1.23.2012

Marketing Mondays: Do It yourself

.
Laura Moriarty in her Hudson Valley studio.
..
"I'm giving myself a two-week residency in my own studio beginning today.”

That was the sculptor Laura Moriarty announcing her intention via Facebook several weeks ago. Moriarty’s residency is now over, but I love the idea that in her busy life as an artist, gallery director and teacher, she decided to carve out a block of time with no other distractions. It helps that Moriarty has been the recipient of many residencies, so she knows how they work—and thus how to take advantage of the intense focus. I love the idea that she defined her studio time as a residency.

Reading about Moriarty’s self-gifted residency brought to the fore—yet again—the idea that one of the great things about being an artist right now is that we are able to direct our careers  ourselves, rather than waiting for the big break, the big grant or the unlikely miracle. There are many ways to take the DIY approach.  

Want a solo show but there’s no gallery offering you one?
Do it yourself. Gwyneth Leech had a great idea for a show, secured a display window in the Garment District, and installed it. I wrote about it here. For some artists an exhibition such a Leech's would be, in and of itself, a great DIY project but that’s not the end of this story. She invited the Cheryl McGinnis Gallery in Chelsea to co-sponsor the project.  It was so successful that she’s

now represented by the gallery, and together McGinnis and Leech secured yet another space for Leech’s particularly fabulous brand of exhibition with the artist in attendance for some part of just about every day.

Above: Leech's Hypergraphia in the Garment District in  2011.
Right: Hypergraphia in the prow of the iconic Flatiron Building. Read more in Leech's blog,
Gwyneth's Full Brew
.
.
Want to curate a show?
There are art centers that would love to have you present a proposal. A busy curator who’s smart enough to respond to a well-thought-out proposal will buy herself some time for the rest of the year’s programming because you have already done a good deal of the work. That’s what Gregory Wright did with his exhibition, Pollination, at the Brush Gallery in Lowell, Mass., recently. He got funding from the Massachusetts Cultural Council, too, which allowed him to do a catalog of the show. And the show is about to travel, in slightly altered form, to Provincetown, Massachusetts in June. If you can build some perks for yourself, such as  curatorial or travel fees, or if the gallery can do that for you, so much the better.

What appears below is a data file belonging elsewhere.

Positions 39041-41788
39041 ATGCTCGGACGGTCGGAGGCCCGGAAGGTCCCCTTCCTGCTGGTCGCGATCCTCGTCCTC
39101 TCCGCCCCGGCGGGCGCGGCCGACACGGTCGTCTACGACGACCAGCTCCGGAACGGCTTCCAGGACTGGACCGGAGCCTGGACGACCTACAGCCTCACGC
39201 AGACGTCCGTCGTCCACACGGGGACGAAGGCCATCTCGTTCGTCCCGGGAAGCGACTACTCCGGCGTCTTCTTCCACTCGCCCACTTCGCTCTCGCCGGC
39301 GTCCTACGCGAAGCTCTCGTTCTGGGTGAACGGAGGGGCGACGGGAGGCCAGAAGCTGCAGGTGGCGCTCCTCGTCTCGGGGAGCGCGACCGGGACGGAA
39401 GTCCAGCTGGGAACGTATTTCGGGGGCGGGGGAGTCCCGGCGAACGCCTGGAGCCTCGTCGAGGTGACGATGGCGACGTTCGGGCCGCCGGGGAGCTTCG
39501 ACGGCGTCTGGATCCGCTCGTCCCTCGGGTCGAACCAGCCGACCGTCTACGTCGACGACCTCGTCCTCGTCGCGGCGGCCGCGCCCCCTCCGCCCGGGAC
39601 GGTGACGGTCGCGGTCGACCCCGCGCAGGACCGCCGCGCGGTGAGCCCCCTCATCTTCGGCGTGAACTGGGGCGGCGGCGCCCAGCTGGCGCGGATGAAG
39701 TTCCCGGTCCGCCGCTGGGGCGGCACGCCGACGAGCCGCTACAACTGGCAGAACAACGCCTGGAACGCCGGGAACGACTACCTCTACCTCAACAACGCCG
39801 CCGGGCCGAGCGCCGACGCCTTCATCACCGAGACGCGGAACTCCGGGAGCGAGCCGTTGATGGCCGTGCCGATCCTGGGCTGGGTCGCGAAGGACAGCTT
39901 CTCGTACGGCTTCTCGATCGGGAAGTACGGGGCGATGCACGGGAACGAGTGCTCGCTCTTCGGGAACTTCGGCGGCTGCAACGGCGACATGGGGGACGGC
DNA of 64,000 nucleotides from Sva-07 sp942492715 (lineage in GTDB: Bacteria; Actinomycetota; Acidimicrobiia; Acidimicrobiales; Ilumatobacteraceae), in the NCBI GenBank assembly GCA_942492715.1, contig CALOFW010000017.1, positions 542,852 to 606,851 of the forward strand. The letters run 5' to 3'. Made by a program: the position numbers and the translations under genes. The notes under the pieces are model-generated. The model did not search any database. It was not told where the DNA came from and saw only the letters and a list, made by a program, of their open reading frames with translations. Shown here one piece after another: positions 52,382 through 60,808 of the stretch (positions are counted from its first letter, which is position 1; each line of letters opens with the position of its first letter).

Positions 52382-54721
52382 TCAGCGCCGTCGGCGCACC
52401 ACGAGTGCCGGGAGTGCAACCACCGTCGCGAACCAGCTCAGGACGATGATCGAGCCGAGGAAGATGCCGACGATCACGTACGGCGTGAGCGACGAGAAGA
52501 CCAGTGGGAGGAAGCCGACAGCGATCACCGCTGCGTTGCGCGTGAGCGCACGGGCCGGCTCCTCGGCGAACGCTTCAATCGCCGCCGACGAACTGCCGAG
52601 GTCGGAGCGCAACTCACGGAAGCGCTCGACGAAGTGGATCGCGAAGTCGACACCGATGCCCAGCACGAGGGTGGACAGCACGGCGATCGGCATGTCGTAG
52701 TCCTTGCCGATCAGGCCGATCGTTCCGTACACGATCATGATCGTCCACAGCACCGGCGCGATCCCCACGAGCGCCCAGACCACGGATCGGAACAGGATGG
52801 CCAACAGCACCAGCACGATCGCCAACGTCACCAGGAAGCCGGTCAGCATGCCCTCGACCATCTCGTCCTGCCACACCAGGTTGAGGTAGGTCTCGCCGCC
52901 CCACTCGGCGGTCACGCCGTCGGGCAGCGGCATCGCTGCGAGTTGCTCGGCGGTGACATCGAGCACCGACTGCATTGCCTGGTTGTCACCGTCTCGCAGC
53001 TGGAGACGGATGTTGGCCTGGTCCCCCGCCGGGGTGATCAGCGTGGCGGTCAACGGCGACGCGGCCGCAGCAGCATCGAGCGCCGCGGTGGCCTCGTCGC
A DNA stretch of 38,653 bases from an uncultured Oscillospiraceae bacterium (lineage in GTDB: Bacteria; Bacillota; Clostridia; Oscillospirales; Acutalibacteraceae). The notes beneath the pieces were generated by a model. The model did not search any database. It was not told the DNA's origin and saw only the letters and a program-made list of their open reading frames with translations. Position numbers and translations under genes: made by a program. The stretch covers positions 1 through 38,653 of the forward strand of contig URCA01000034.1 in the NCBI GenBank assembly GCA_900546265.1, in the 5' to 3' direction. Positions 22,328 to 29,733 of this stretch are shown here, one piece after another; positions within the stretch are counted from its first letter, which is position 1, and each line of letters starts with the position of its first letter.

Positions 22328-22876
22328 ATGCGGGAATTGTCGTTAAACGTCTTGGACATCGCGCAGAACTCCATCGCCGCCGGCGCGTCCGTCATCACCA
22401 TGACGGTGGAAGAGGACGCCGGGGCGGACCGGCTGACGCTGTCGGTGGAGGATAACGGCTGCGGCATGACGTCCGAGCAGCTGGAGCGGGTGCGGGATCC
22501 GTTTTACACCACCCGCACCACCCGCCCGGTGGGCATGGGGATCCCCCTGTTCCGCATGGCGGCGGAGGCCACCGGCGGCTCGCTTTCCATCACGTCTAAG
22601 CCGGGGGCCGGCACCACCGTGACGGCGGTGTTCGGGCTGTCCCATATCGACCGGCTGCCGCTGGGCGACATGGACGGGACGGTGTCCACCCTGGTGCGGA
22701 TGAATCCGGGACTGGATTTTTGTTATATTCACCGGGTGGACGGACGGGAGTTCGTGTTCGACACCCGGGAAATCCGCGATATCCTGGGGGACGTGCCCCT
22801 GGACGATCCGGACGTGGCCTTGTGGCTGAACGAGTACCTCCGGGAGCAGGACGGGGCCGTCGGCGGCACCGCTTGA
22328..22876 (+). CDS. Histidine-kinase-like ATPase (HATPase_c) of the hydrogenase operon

Above: Installation view of Pollination at the Brush Gallery, Lowell, Mass., with  work by Toby Sisson, foreground; below: the grant-funded catalog
Both photos: Nancy Natale


.
Don’t have a bricks-and-mortar venue? Curate online
I'm surprised more artists haven't done this. Structural Madness, a “New York virtual gallery” founded and run by Gloria Klein—who has curated many physical exhibitions for Gallery 128 on the Lower East Side—is one such venue (and guess whose work is featured this month?)
. 
I’ve also curated “exhibitions” here on my own blog. To be honest, I don’t see them as exhibitions so much as curated blog posts, but the point is that they’re an opportunity to bring together work by various artists in a way that creates a visual narrative.  See Spring Greens and Rhomboid Rumba. I loved doing those! The World Wide Web, which I pulled together from what I saw at the recent Miami art fairs, is another such curated post, along with Black is the New Black. Again. The bonus here: While I get to exercise my curatorial muscles, I’m spared the administrative and physical process of planning and installing the show. 
.
Julie Karabenick has a splendid curatorial project on line, Geoform, which takes an international look at abstract geometric art. I’ve mentioned it before but it’s worth mentioning again, as Karabenick is adding new artists and interviews regularly.


Or curate in print
That's what Sharon Butler did. The painter and editor of the blog Two Coats of Paint has been publishing limited-edition books on various topics. A recent one, Against the Tide, looks at the work of artists who have reference water in their work (disclaimer: I'm one of them). It's a catalog of a show that exists only in the catalog. In our media-sophisticated existence, an exhibition in print makes perfect sense.
.

.Start a Gallery
Zach Feuer started with an apartment in Boston while still an art student at the Museum School and now has a serious gallery in Chelsea.  Minus Space, started by artists Matthew Deleget and Rossana Martinez, began as a curated website and now has a physical gallery in Brooklyn. Chris Ashley has an appointment-only gallery, Some Walls, in his Oakland home. (I have previously written about Ashley's project here.) Ashley’s essays about artists on his blog, Look See, seem to have been the germinating point for the gallery shows, which are always accompanied by an Ashley essay.
.
.
Wish someone would write a monograph on your work?
Until Rizzoli comes calling, you have the power to create your own monograph using one of the various online publishers, such as Blurb or Lulu.